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Create an asynchronous method in Spring Boot

Normally, a given program runs straight along, with only one thing happening at once. And a block of code that relies on the previous one, should wait for it to end executing, and until that happens everything is stopped from the perspective of the user.

Let’s say we want to make a call to an API, knowing that the service we are calling takes too much time. So we prefer to return a response, telling that the call was made and the processing has started.

You might be wondering either the process succeeded or not, so instead of waiting for a single call to end, you can log everything and check on it later or make another service that returns the result (if you are really interested).

How to create an asynchronous method in Spring Boot

1. Enabling Async Support:

To enable asynchronous processing, with Java configuration, simply add the @EnableAsync to a configuration class:

import org.springframework.context.annotation.Configuration;
import org.springframework.scheduling.annotation.EnableAsync;

public class SpringAsyncConfig {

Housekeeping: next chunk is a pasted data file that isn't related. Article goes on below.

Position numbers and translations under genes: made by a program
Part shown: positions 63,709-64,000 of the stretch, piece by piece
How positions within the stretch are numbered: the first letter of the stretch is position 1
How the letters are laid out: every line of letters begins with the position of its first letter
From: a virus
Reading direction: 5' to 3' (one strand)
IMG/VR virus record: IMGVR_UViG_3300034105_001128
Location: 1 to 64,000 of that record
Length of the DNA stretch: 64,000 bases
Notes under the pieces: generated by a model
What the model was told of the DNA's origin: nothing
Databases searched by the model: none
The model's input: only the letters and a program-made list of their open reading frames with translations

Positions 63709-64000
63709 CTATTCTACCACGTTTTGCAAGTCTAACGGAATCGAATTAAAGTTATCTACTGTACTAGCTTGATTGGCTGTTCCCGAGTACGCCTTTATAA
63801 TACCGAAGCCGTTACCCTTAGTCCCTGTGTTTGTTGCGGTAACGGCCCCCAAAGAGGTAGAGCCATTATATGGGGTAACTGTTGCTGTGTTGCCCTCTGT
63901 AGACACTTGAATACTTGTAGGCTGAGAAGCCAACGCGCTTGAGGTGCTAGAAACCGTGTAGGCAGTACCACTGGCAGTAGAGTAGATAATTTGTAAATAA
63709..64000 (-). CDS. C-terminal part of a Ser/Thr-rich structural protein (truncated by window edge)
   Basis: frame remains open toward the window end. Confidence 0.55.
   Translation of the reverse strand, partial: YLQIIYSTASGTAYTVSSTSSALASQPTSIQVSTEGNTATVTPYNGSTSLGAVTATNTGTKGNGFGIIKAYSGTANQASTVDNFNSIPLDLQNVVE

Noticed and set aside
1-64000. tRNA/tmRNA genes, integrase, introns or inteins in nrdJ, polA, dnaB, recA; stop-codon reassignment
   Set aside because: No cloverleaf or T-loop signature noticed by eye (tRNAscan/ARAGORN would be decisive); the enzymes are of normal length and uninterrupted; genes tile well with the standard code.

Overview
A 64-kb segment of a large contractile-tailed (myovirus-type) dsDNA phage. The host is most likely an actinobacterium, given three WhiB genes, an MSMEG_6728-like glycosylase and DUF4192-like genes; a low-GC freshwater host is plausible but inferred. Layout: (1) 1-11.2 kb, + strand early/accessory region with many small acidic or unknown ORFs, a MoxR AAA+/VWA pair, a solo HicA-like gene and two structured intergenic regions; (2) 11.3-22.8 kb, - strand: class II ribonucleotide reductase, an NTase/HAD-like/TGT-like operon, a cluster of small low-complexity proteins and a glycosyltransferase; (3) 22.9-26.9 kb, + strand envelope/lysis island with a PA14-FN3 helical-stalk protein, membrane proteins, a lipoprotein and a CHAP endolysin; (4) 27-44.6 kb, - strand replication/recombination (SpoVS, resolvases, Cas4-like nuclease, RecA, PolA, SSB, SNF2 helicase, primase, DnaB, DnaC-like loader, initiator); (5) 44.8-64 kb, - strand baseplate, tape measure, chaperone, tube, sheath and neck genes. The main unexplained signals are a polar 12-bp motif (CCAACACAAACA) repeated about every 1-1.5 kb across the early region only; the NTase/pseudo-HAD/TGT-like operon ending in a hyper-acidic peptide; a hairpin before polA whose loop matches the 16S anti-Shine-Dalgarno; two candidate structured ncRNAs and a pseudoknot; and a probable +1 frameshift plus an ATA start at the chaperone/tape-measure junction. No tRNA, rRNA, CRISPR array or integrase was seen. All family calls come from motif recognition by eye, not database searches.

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The enable annotation is enough, but there is more options you can add as well (like specifying the ThreadPoolTaskExecutor).

2. Making your service asynchronous:

We won't be touching the controller, so it will be something like:

    public ResponseEntity<MessageResponse> getTheWorkDone() {
                //this service is called, 
                //but the process does not wait for its execution to end
                //we return immediately ok to the client
        return ResponseEntity.ok(new MessageResponse("Executing..."));
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We will simply add the @Async to the called method:

However @Async has limitations to keep in mind:

  • it must be applied to public methods only,
  • calling the method decorated with @Async from within the same class won't work,

The method will be something like:

public void doWorkAsynchronously() {
    try {
        // the nessesary work
        // log the success
    catch (Exception ex) {
        // log the error
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And that's it 😎, you’ve got your asynchronous method readyyyyyy 😉.

3. More options:

Other stuff not covered here, that Spring Boot offers:

Top comments (1)

codenameone profile image
Shai Almog

Now the challenge is making it return a result via long polling, websocket, messaging, etc. This is the hard part. Doing it in a way that will scale across the cluster is the tricky part.